of the 150 gram possession limit on cannabis for medical
JCT: Only Justice Manson affirmed the constitutionality o
the 150 gram possession limit per incuriam.
CR: Several courts, including this one, have also
affirmed the constitutionality of requirements for annual
medical authorization to use cannabis for medical purposes.
JCT: Yes, they affirmed the need for the doctor opinion but
did not affirm the need for an annual opinion. Watch how
many times they repeat that the courts have supported a
medical document to bolster that it should be annual.
CR: The claims attempt to re-litigate these issues,
JCT: We never got to litigate the issues though Phelan
opined without our having had a chance to make our arguments.
CR: but identify no reason why this Court should depart from
these prior decisions. Judicial comity again requires that
the claims be struck in these circumstances.
JCT: No need to if they did not litigate the issues. But did
the courts affirm needing a doctor to sigh or to sign
CR: 4. Fourth, the claims fail to disclose a reasonable
cause of action. Although they broadly allege thai the
current Cannabis Regulations infringe sections 7 and 15 of
the Charter, the claims contain few if any facts to support
the essential elements of these constitutional causes of
JCT: "Few, if any" means some. Note how many times they say
that some is none.
CR: The claims are so lacking in material facts, and are so
argumentative and at points unintelligible as to be
scandalous, frivolous and vexatious.
JCT: They always say there's no cause of action even when
there is. What are they going to do, admit it? That's why
it's called lawying. But to find it unintelligible, either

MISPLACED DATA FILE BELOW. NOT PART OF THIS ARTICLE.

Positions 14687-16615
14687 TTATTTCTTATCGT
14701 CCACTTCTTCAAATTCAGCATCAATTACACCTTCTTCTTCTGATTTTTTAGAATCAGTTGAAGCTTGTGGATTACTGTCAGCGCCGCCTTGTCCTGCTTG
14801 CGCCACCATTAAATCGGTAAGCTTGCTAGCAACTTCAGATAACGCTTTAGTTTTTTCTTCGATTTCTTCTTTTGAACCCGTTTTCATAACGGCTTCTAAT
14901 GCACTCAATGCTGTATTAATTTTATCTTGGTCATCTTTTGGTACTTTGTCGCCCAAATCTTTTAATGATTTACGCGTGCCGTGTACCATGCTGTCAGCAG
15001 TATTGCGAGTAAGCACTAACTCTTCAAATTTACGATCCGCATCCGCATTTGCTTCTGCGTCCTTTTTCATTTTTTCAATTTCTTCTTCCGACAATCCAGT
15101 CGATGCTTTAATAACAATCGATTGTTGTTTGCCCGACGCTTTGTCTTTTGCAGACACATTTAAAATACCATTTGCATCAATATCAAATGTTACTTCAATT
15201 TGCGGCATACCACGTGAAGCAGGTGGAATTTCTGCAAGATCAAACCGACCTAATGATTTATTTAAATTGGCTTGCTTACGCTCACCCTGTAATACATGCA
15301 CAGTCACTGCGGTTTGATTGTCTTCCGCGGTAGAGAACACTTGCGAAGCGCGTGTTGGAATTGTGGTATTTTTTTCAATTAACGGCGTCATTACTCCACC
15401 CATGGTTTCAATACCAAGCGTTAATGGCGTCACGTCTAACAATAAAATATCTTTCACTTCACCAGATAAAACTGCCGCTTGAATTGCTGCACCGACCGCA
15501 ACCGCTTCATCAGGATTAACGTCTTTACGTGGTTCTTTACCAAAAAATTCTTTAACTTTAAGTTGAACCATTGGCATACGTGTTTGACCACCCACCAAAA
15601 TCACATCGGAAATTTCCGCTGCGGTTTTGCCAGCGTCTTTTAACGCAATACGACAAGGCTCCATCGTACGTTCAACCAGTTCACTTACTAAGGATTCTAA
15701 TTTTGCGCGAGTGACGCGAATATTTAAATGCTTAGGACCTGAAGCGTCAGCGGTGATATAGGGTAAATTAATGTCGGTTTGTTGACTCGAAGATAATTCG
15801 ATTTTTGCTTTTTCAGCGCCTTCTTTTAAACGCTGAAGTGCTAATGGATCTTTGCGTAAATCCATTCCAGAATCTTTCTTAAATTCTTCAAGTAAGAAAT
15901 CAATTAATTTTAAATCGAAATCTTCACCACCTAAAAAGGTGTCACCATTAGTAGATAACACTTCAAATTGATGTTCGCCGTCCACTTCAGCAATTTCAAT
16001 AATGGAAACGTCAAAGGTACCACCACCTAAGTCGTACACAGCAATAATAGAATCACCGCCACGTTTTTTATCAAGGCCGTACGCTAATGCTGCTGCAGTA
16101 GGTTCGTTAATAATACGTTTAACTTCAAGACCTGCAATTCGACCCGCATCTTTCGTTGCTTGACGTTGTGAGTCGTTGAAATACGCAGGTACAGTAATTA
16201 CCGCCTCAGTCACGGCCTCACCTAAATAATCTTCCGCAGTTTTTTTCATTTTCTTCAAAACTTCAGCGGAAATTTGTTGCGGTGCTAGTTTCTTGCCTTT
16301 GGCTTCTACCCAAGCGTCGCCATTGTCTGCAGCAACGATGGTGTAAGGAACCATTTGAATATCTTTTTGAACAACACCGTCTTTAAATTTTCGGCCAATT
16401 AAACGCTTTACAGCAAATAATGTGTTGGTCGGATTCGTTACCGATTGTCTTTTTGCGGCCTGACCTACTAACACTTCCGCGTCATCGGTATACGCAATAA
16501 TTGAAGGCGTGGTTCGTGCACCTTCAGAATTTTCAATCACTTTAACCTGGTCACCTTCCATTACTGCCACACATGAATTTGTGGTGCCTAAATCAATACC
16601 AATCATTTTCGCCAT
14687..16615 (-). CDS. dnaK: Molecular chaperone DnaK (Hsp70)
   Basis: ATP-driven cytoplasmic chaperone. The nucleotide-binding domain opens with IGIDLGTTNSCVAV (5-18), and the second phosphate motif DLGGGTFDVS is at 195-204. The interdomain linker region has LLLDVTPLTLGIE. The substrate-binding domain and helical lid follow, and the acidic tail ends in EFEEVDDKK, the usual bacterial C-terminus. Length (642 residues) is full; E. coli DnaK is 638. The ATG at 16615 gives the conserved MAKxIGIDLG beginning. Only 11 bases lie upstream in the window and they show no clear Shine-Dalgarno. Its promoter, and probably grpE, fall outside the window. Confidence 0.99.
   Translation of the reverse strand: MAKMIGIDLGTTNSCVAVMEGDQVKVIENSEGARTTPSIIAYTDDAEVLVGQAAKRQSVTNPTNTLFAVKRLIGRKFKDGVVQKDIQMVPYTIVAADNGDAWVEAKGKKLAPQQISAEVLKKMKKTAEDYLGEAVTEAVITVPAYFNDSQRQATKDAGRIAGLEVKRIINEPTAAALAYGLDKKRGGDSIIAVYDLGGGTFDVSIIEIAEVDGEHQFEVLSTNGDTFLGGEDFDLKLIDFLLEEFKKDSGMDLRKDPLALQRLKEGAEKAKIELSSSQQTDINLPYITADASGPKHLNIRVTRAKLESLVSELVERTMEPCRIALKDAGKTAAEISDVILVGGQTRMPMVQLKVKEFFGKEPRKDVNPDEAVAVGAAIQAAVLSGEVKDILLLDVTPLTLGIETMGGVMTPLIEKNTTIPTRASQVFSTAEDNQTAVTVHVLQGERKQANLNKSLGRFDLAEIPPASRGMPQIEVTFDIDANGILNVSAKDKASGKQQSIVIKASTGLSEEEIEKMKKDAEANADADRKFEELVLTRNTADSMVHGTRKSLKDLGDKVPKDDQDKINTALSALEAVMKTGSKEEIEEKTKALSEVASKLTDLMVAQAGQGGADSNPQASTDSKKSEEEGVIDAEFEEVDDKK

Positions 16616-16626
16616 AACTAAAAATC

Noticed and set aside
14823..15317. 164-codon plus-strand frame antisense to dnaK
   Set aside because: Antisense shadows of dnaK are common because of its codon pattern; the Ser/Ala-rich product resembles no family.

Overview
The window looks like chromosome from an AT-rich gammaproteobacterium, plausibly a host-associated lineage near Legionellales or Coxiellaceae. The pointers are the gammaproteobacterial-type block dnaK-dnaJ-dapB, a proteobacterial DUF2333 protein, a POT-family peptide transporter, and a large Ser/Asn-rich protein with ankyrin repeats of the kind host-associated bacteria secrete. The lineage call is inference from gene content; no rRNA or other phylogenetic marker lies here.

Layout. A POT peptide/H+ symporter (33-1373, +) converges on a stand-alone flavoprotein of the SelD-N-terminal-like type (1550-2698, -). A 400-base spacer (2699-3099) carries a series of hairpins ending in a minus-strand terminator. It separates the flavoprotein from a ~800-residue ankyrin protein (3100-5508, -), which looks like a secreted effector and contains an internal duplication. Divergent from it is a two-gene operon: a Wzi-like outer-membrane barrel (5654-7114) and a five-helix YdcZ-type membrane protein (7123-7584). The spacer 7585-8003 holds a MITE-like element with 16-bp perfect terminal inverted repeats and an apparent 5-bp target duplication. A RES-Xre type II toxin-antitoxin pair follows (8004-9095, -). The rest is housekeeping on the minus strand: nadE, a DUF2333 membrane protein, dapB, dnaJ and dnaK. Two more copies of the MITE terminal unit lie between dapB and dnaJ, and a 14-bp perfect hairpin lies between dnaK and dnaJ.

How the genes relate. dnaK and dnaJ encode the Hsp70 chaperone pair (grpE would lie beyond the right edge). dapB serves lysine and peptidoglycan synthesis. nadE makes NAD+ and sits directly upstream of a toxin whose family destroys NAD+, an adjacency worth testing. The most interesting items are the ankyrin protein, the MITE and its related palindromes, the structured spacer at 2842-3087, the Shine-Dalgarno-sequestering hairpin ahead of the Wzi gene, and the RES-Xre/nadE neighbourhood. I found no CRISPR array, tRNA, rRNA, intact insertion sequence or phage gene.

they're not intelligent or we're not.
CR: PART 1 - FACTS
A. LEGISLATIVE FRAMEWORK
1) The evolution of the regulation of cannabis for medical
5. The regulation of cannabis for medical purposes in Canada
has evolved significantly over the past two decades. In
1999, the Minister of Health began issuing discretionary
exemptions under the Controlled Drugs and Substances Act
("CDSA") to allow patients to produce and possess cannabis
for medical purposes.1
a) The MMAR
6. In 2001, in response to the decision of the Ontario Court
of Appeal in R v Parker, Canada promulgated the Marihuana
Medical Access Regulations ("MMAR").2 Although they evolved
over time, at the time of their repeal in 2014, the MMAR
provided that patients with the support of a physician3
could obtain authorization from Health Canada to possess up
to 30 times the daily quantity of dried cannabis authorized
by the physician.4 The MMAR required that this medical
authorization be renewed annually.5
JCT: What's interesting is that years ago, they did consider
making the medical document twice a year. Reasons given, it
would help the doctor and patient get better at filling out
7. The MMAR provided that patients could access cannabis by
purchasing it from Health Canada, or by producing it
themselves or designating someone else to produce it under a
Health Canada-issued licence.6 For those choosing personal
or designated production, at the time of repeal, up to four
patients or their designated producers could share a
production site.7 This limit was intended to address the
increased risks of theft, diversion and other public safety
risks associated with large-scale cannabis production.8 The
MMAR also provided that patients or designated producers
licensed to produce cannabis could store a quantity of